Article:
Steam Will Now Use Machine Learning To Improve Game Recommendations

Steam Will Now Use Machine Learning To Improve Game Recommendations

Steam Will Now Use Machine Learning To Improve Game Recommendations

Today, Valve announced a new subset of features for Steam called Steam Labs. The trailers are displayed in small thumbnails that play in loops, much like what happens when you mouse over a thumbnail on YouTube. This section, called Steam Labs, now has three such experiments available: one called Micro Trailers; another called Interactive Recommender; and a last called Automatic Show. This should help developers quickly convey what they want to about a game without investing in a fancy trailer.

The first experiment is "Micro Trailers", which are "six-second [trailers] for every game". In addition, many indie creators have decried a seeming lack of discoverability on Steam, claiming their games are all but impossible to market on the platform.

Micro Trailers are their short-six-second game trailers whereas The Interactive Recommender uses machine learning to recommend new games based on your top-played games and the Automated show is a half-hour showcase of the latest Steam games, generated through Steam's algorithm.

Perhaps the strangest of these experiments is the Automatic Show, which will procedurally build a 30-minute broadcast of footage from new and popular games, and present it all to you in a digest format.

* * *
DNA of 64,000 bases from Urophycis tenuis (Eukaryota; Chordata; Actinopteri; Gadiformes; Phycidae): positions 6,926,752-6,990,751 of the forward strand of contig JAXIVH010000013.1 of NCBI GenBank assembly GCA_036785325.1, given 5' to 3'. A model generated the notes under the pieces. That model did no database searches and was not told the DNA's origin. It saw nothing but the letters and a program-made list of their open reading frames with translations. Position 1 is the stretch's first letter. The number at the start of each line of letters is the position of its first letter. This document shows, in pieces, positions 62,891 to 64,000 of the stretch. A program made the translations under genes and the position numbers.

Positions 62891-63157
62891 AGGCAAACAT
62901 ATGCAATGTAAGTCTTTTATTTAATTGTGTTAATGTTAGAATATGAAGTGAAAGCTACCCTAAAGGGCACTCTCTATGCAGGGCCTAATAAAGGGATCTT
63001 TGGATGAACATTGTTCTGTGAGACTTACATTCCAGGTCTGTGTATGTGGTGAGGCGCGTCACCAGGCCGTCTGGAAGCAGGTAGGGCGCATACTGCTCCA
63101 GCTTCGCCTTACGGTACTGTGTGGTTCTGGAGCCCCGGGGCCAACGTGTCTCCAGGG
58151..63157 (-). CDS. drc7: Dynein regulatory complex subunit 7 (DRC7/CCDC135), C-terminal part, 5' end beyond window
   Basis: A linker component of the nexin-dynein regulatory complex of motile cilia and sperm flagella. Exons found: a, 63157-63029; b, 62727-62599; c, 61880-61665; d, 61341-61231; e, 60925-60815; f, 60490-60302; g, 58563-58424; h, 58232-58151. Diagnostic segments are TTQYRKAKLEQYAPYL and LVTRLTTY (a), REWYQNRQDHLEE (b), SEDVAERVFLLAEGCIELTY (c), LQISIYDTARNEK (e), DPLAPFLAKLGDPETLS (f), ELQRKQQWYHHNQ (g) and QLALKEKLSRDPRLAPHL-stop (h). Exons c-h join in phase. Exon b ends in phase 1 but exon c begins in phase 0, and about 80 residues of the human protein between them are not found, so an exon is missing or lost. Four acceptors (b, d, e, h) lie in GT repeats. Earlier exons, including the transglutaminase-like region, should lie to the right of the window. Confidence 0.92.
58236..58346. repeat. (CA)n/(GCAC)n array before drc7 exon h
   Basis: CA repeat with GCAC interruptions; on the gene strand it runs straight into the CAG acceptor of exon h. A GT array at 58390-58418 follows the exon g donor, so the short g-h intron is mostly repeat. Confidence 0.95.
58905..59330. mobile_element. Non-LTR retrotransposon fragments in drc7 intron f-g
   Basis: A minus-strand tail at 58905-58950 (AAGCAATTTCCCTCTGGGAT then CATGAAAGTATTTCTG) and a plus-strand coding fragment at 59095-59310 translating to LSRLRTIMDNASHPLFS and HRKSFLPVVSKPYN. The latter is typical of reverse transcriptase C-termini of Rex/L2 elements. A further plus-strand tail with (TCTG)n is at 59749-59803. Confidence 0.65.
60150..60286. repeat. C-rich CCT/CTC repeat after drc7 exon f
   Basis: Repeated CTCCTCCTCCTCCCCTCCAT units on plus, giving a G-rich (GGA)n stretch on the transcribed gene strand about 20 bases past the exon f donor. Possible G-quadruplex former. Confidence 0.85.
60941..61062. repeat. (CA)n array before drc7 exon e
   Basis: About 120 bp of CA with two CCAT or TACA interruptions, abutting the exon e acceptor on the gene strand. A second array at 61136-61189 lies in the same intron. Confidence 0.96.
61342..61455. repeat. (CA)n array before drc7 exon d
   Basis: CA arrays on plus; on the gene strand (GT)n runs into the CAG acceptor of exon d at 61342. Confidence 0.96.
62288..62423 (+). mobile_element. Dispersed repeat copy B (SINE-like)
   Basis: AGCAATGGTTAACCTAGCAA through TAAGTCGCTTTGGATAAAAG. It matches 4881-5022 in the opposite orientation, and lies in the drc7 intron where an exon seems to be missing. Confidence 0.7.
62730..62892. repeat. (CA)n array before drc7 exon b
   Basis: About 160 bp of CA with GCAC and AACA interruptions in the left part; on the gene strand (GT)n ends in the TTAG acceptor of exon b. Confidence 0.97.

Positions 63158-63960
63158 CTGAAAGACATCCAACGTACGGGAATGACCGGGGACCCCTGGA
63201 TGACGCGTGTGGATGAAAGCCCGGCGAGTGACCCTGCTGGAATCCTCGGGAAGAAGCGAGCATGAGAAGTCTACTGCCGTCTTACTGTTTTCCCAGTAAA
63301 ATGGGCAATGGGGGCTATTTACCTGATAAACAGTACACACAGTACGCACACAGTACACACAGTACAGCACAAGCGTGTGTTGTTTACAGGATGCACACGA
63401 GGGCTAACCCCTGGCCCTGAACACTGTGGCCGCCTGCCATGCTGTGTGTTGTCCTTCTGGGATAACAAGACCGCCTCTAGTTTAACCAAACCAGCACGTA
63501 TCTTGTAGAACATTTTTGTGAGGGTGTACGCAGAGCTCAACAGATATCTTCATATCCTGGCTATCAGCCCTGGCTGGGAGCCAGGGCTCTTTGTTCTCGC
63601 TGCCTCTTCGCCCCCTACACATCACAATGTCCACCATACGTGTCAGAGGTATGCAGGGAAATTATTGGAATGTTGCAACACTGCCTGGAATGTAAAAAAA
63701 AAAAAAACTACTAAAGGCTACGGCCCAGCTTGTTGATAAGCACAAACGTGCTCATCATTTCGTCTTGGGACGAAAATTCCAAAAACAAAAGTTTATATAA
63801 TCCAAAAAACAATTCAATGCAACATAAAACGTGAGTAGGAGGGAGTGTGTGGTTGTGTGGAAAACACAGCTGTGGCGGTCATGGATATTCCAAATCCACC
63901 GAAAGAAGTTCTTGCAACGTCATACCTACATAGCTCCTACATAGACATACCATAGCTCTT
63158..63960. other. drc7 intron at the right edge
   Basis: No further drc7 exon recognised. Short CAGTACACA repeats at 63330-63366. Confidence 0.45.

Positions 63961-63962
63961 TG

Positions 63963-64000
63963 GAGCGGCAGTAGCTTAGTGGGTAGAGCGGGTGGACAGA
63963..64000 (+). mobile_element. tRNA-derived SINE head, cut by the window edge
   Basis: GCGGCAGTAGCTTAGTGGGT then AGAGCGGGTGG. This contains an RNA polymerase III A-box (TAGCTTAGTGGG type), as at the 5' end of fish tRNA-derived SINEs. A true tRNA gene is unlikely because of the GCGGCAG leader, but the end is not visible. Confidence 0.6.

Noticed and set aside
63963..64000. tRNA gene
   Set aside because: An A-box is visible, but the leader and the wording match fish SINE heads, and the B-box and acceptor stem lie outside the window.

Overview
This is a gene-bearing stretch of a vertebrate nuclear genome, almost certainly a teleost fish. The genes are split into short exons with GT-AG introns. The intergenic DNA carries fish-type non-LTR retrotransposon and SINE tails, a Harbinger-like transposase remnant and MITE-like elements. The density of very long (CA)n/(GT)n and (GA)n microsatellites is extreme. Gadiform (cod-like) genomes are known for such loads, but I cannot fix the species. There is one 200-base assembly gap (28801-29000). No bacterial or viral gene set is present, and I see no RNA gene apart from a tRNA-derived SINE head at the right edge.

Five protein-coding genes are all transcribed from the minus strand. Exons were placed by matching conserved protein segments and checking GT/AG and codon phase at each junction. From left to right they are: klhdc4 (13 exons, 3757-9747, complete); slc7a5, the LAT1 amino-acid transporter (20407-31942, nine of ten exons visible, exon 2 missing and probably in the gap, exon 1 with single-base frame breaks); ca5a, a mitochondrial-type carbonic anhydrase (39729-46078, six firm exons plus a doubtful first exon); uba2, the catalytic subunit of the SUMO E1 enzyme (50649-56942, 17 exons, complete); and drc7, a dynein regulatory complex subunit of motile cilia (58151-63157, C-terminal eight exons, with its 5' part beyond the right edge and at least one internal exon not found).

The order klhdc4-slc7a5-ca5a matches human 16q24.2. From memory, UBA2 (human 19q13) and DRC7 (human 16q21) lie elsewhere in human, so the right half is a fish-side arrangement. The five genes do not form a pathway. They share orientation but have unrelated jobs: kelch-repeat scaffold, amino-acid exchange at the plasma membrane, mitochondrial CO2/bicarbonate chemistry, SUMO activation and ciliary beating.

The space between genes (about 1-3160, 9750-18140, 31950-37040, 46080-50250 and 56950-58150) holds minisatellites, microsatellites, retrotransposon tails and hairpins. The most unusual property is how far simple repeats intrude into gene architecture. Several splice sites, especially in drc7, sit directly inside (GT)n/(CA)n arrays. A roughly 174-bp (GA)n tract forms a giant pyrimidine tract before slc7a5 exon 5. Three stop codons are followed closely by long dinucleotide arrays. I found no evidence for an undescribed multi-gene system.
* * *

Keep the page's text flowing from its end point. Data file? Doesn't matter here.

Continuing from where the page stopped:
Once enabled by the user, micro trailers become available in various locations on Steam's website. It is probably not sufficient to get sense of those video games, typically, however it's in all probability sufficient that can assist you resolve if you would like to know extra. Users can refine those results by including or excluding certain tags, searching for titles that released within a specified time frame, and adjusting a niche vs mainstream slider.

Valve has just made their digital storefront Steam a lot more interesting. (We had nothing to do with the PC Gamer curator web page being featured on the Steam Labs web page, however hey, cool).

The third, called the Automatic Show, looks like the least useful.

As Steam points out, none of these features are final. Steam, which is now the largest PC gaming client, gives users recommendations on what to play next.

For context, Steam recently held its annual summer sale, and, as always, simply providing most of its considerable inventory at a discount wasn't enough for Valve.

Valve also appears to appeal to developers by noting that the model does not require developer optimization, "The best way for a developer to optimize for this model is to make a game that people enjoy playing".

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